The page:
1. Jazz take advantage of bad Lakers night.
Without Kobe Bryant, and on a back-to-back, the Lakers were pretty bad tonight. They tied a new franchise low in assists with 71, they shot a season-low 8 attempts from the 3 point line. Their offensive execution generated them just 20 uncontested FGA, 40% than the league average of 33. They turned the ball over 21 times, and while 11 of those were Jazz steals, 10 of them were not, just the Lakers throwing the ball away, or getting 3 second violations, or traveling, etc. They accumulated only 9 fouls in the game, and while it’s not as if fouls are good things, you’d like to see a little bit more defensive aggression than that.
When Snyder was asked postgame if this win is a credit to his team’s defense or the Lakers’ poor offense, he credited his team’s defensive energy, which is fair. Both Enes Kanter and Jingles had career-highs in steals with 3 a piece, which gave the Jazz some easy baskets on the other end as well. But beyond that, I saw a lot of poor Laker execution that the Jazz stopped relatively easily.
2. Gordon Hayward is such a difference maker for the Jazz.
That being said, Gordon Hayward and Derrick Favors both put up excellent games, and, quite frankly, they’re not getting enough words written about it recently with the exciting emergence of Rudy Gobert. Here are some words:
Gordon Hayward’s 31 points and 7 assists, and game-high +18 on the night, continues to indicate why he is the Jazz’s most important player. When he’s on the floor, the Jazz are very nearly a .500 team: they give up 107.4 points per 100 possessions, and score 107.3 points per 100 possessions. But when he’s off the floor, the Jazz’s offense craters, scoring just 95 points per 100 possessions; Utah’s worse than Philadelphia when Hayward’s off the floor. 31 points in 18 shots is the kind of night that helps that margin grow further. I still hear gripes about Gordon’s play from some circles, from those who call him overpaid and are happier when he’s off the floor. Those people are misguided. More proof on this in Ben Dowsett’s post here.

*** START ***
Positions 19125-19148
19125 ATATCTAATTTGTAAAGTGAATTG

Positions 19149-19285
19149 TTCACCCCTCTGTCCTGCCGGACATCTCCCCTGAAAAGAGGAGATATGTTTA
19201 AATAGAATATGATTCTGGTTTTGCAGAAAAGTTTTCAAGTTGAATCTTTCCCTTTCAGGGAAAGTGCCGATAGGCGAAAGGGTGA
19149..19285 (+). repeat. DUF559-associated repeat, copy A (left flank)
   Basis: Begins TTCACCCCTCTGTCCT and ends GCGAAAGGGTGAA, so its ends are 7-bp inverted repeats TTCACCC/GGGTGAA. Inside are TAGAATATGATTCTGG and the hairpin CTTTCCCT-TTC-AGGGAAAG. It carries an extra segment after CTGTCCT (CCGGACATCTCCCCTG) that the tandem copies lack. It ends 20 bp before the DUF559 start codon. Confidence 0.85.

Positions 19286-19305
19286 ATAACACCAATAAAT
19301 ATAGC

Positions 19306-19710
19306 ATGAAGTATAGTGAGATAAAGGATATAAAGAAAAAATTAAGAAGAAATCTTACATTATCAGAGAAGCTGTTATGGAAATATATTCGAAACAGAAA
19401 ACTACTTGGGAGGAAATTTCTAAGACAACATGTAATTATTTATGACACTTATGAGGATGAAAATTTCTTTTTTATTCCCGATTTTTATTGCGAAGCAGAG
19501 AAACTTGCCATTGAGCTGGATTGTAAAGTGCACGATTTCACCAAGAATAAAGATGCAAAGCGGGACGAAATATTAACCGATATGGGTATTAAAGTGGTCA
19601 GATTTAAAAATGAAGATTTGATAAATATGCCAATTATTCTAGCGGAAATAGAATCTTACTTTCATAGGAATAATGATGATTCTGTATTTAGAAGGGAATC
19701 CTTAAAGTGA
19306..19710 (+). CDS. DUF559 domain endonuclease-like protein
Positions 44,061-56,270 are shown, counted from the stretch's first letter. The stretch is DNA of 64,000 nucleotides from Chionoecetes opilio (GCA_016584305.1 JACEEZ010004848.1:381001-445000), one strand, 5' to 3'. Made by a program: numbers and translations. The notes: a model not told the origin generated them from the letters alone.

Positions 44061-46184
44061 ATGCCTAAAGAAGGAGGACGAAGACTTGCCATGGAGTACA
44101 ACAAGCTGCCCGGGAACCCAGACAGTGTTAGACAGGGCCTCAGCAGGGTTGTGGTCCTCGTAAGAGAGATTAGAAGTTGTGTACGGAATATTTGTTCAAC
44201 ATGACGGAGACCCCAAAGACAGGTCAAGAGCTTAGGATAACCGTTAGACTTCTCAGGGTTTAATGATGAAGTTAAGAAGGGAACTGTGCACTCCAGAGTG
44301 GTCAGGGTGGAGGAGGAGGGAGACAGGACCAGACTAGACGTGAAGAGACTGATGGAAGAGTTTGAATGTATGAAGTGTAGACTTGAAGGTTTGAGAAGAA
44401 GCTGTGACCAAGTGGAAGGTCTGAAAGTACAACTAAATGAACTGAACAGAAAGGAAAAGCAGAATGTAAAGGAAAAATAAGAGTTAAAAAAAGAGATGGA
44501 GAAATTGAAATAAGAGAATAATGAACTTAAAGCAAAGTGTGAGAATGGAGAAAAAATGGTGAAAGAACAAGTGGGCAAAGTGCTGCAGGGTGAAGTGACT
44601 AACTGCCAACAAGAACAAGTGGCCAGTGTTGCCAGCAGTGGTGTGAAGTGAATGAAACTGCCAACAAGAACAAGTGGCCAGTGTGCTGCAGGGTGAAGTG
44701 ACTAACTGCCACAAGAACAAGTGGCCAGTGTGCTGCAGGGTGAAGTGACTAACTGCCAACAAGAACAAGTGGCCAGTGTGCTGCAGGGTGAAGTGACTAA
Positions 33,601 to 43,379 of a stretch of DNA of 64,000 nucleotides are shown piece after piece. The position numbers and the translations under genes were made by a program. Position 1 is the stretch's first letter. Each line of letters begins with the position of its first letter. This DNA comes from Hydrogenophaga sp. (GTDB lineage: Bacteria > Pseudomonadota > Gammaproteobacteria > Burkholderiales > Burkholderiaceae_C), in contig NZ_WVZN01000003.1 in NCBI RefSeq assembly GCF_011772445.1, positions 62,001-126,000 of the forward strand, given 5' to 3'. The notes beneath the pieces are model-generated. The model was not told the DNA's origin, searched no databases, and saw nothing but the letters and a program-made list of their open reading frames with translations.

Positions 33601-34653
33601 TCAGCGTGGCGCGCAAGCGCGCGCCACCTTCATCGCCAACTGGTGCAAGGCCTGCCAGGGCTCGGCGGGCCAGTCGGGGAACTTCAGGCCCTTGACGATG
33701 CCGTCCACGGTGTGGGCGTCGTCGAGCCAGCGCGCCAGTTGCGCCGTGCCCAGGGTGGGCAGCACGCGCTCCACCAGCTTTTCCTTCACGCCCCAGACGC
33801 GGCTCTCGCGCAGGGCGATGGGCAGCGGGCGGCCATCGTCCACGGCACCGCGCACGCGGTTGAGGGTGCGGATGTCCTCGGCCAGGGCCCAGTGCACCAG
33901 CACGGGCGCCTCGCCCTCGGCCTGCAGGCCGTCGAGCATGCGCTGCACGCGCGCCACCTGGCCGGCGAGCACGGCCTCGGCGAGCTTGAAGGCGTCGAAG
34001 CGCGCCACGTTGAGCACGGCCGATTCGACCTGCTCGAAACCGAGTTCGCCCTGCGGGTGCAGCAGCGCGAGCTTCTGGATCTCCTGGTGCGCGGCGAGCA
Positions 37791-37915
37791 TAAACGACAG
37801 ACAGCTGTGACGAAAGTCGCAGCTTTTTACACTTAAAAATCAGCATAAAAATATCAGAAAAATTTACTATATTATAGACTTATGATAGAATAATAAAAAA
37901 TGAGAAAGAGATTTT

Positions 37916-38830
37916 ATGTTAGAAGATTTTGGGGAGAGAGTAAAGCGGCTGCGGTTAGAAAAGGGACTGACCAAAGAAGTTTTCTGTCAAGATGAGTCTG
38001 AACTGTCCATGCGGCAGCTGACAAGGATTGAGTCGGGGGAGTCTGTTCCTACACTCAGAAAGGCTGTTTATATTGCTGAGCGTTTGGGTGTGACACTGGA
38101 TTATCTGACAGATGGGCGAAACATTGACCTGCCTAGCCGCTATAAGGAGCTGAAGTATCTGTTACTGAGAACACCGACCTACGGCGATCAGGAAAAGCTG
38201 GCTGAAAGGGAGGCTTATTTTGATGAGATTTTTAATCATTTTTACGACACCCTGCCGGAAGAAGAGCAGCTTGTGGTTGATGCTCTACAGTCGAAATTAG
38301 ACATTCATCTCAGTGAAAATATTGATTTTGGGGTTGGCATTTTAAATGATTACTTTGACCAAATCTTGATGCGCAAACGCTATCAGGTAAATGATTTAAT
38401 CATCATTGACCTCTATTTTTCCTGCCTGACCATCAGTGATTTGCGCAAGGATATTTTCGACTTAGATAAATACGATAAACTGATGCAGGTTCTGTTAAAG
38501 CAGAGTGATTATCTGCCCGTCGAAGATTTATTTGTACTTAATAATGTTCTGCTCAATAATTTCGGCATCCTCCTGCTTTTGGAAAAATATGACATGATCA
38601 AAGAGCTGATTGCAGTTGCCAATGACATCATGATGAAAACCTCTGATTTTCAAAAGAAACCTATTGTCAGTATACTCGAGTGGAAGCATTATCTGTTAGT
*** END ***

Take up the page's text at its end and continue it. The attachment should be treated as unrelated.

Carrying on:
That being said, when Hayward’s off the floor, Utah’s defense improves slightly, by 2.4 points per 100 possessions. When I asked Quin Snyder about Hayward’s excellent offensive game, he replied “We ask him to do a lot. I think the biggest challenge for him now is that I’d rather have him do less on offense and more on defense. I think when he’s engaged, he’s capable of having those nights.” This has been a common refrain for Snyder, when asked about good games by his players offensively. When I asked about Burke’s good game offensively 2 weeks ago, Quin said, “I’m gonna sit up here and be really really happy with Trey when he has a bad scoring night and he guards.” We’ll watch for it.
3. Lakers fan report
With every Laker game in Utah, throngs of Angelenos real and imagined come out to EnergySolutions Arena to cheer on their hero, Kobe Bryant. Unfortunately, Kobe Bryant didn’t come to Utah today, as the Lakers chose to rest him on the second night of a back-to-back. Instead, they celebrated their neo-hero, Nick Young:
That being said, the overall feistiness of Lakers supporters was hurt by the game’s general ugliness, as well as their team’s poor play. There was one exception, though: an overenthusiastic gentleman who found himself removed by the stadium ushers:
Laker fan kicked out of ESA right in front of media row… Many f-bombs and middle-fingers shown. He seemed nice.
— Andy Larsen (@andyblarsen) January 17, 2015
The moral of the story: As with any group, there are some good eggs and some bad. Some make great signs that are clever (and funny!), some are rude and detract enough from the game experience that they’re kicked out of the building.